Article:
Tuesday, February 12, 2008

How eerily similar is the Tet offensive to Iraq?

Elizabeth Sullivan is the Foreign Affairs columnist for the Plain Dealer of Cleveland. It took her all of 5 years to come around to seeing some similarities between Vietnam and Iraq at a time when those similarities are ceasing to exist. The Tet offensives that she mentions in her article republished in the Spokesman-Review were in fact the Viet Cong organizing armies and making invading runs against the southern Vietnam, its government and civilian populace, the Vietnamese Army and the U.S. Military. In Iraq, there is no organized military making Tet offensive style sweeps from a secure position in that country into territories held by the Iraqi government, Iraqi Army/police force and the U.S. Military. What we have is an insurgency, guerrilla forces that the U.S. Military continually chases around the country and as Bill Maher put it, only about 20% of it actually has any connections to Al Qaeda. So no, there are no "Tet offensives" in Iraq, but there is a definite souring on the war in Iraq as ultimately Sullivan and I can agree is correct.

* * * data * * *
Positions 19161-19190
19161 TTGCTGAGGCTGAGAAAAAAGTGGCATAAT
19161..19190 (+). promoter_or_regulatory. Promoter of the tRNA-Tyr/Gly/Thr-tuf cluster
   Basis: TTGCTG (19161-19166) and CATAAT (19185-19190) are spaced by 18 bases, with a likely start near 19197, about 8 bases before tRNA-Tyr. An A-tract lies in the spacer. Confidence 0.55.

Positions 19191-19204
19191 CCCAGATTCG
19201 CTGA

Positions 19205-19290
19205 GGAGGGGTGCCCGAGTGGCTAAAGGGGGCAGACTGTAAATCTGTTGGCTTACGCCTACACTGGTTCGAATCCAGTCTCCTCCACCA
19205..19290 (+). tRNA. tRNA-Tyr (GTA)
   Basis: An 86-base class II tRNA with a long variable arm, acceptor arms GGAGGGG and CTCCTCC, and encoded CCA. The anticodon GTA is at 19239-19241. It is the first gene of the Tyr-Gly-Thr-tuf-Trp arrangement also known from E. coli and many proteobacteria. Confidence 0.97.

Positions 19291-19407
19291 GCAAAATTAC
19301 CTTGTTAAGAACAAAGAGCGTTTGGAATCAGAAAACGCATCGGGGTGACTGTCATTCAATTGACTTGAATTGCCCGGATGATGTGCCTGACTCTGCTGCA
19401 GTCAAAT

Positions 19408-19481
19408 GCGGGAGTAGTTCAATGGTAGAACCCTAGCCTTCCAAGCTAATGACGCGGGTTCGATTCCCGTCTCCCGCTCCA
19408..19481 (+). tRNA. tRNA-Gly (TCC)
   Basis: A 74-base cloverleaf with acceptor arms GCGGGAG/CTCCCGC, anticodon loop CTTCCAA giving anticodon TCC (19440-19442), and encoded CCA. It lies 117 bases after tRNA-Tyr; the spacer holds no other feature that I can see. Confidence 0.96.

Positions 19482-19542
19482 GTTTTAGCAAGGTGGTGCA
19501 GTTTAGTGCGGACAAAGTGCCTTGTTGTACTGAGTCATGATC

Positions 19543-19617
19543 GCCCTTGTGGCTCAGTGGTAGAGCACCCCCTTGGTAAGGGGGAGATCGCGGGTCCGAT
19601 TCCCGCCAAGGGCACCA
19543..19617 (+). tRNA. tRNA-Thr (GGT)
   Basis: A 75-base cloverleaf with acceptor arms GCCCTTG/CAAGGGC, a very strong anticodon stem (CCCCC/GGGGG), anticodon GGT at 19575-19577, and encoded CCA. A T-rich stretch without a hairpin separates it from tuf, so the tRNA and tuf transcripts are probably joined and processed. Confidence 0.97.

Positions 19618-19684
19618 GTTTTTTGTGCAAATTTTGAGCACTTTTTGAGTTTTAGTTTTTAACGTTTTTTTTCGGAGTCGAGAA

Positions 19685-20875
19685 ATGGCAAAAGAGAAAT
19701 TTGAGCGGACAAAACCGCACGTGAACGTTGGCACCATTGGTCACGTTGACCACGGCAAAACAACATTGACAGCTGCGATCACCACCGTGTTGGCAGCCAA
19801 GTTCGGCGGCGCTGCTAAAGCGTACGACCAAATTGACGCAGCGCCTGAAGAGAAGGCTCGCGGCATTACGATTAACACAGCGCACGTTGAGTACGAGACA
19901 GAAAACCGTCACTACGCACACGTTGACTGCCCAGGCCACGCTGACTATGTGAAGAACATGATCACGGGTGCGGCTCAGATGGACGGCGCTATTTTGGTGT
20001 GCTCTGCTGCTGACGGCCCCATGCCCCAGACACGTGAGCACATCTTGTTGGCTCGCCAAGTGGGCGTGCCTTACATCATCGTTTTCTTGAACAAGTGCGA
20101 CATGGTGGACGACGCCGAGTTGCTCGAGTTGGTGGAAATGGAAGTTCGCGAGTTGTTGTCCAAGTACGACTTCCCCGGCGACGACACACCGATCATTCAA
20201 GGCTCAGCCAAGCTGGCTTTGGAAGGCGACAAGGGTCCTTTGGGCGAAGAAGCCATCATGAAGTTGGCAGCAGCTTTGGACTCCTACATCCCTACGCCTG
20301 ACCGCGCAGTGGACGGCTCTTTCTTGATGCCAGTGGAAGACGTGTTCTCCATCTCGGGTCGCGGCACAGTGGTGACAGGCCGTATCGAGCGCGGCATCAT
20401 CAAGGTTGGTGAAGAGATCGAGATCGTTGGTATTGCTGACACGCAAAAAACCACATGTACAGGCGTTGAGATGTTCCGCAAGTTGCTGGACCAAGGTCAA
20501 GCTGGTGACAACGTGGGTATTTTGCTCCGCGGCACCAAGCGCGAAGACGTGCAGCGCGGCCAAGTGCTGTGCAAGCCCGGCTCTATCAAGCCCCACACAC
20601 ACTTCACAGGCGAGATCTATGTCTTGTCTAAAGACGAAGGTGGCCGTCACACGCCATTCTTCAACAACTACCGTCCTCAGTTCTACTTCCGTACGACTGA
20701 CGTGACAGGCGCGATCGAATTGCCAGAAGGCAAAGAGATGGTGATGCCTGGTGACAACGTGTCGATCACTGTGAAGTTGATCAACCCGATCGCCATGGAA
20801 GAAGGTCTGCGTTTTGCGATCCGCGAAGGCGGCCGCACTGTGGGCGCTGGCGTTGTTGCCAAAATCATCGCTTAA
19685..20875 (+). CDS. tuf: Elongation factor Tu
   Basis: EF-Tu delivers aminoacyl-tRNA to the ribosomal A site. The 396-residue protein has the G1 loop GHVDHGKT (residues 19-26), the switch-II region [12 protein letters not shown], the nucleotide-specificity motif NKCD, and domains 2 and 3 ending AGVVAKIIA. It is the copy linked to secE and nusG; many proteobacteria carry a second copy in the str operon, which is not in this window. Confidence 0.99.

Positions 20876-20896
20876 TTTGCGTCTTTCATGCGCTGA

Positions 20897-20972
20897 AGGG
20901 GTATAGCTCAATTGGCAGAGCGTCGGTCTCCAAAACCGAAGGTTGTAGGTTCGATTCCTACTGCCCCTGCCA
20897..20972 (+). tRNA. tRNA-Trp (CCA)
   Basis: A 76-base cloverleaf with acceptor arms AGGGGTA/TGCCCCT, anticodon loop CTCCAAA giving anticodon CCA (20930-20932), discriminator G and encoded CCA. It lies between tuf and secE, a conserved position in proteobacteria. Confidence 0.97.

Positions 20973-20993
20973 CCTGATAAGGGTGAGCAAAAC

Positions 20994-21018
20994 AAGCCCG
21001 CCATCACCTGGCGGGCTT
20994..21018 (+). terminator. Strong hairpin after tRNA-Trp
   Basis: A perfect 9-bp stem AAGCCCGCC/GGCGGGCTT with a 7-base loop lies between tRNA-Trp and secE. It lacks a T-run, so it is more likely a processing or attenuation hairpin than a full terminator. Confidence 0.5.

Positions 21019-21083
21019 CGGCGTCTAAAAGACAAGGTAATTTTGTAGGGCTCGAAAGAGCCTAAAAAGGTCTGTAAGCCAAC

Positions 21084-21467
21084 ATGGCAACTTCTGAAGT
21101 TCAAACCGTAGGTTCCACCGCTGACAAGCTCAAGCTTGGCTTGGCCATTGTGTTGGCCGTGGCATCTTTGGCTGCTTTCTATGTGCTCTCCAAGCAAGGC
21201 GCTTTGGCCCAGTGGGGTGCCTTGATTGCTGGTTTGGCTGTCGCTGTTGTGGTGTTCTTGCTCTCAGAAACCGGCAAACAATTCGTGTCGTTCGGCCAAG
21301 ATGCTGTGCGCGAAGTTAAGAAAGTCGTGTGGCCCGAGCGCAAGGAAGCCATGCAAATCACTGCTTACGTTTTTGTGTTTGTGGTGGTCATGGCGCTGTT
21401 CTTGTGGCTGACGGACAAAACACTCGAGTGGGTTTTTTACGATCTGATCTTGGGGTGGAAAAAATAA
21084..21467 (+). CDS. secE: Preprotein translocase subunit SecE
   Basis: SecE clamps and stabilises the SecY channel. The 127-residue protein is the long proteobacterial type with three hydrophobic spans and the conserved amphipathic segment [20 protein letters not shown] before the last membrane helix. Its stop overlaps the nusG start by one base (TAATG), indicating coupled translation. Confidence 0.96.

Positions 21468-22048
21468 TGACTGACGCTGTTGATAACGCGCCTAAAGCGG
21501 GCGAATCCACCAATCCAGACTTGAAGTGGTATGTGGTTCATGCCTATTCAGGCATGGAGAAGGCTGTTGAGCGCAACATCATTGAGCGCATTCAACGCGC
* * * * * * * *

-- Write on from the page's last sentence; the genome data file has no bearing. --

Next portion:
But Sullivan and Senator McCain can't seem to get to the basis of why our continued presence in Iraq is no longer palatable to the American public. So let me count the ways: The Bush administration set a timetable for the invasion, reconstruction, and ultimate troop withdrawal. Anyone who knows about invading other countries, especially a nation where the culture is not only alien but also potentially hostile to our way of thinking, would recognize that GW's timetables would be unrealistic. And his western style plans for a Middle Eastern culture would be highly unworkable. It is from this initial bungling esp. from a refusal to face the facts, that the presumptive "cake walk" became a protracted war. We had a similar arrogance toward the Viet Cong until they showed us a thing or two. This is where Vietnam and Iraq have their similarities. And since GW never served in Vietnam, it is a lesson in history that he would not likely learn. Vietnam did hold its nationalist sentiments, those were captured by the Viet Cong. Iraq has its nationalist sentiments now as well as sectarian divides and hatreds. In both cases, by not respecting that, the U.S. offered a heavy ham hand in dealing with it. Before the U.S. entered the Vietnam fray, the French had set up a western style, corrupt government that was also a puppet to French interests. The U.S. then was asked to step in and support what the French had originally created in a colonial society. Our defeat in Vietnam came about because the Viet Cong would never stop fighting until they got the country they wanted. And yes, they did go after all the remnants of people who had been favored by French colonialism and American support. Without question, a lot of suffering and death followed after the U.S. pulled the plug and withdrew from Vietnam. For all of GW's claims that Iraq is not Vietnam, yet Vietnam imagery is behind every argument opposing the idea that at some time we have to leave a country we labeled sovereign. And we end up only doing what the French did in Vietnam and the British did in Iraq: engage in extreme hubris regarding a foreign people and the future of their nation. What is most telling about Sullivan's article is that McCain would refer to Vietnam as to why we should not leave Iraq. And the same cold war "domino theory" is applied to terrorism having sanctuary countries from which to launch attacks against this country as was once applied to the Soviets vis a vis Vietnam. We withdraw, they have won. And yet, terrorists have launched attacks against our allies and Americans anywhere in the world. Our continuing presence in Iraq hasn't prevented, for example, the assassination of Benazir Bhutto. And fears of terrorism caused the evacuation of a British oil rig in the North Sea because someone saw a suspicious device on board. To put it bluntly, the terrorists have already won. Now, how do we fight back? Staying in Iraq for the next hundred years, no matter how much it is spun, isn't fighting terrorism effectively. At some point, we have to leave. Giving recognition to the fact that a sovereign people must accept responsibility for their future. McCain can't deal with that, he shouldn't have the job.

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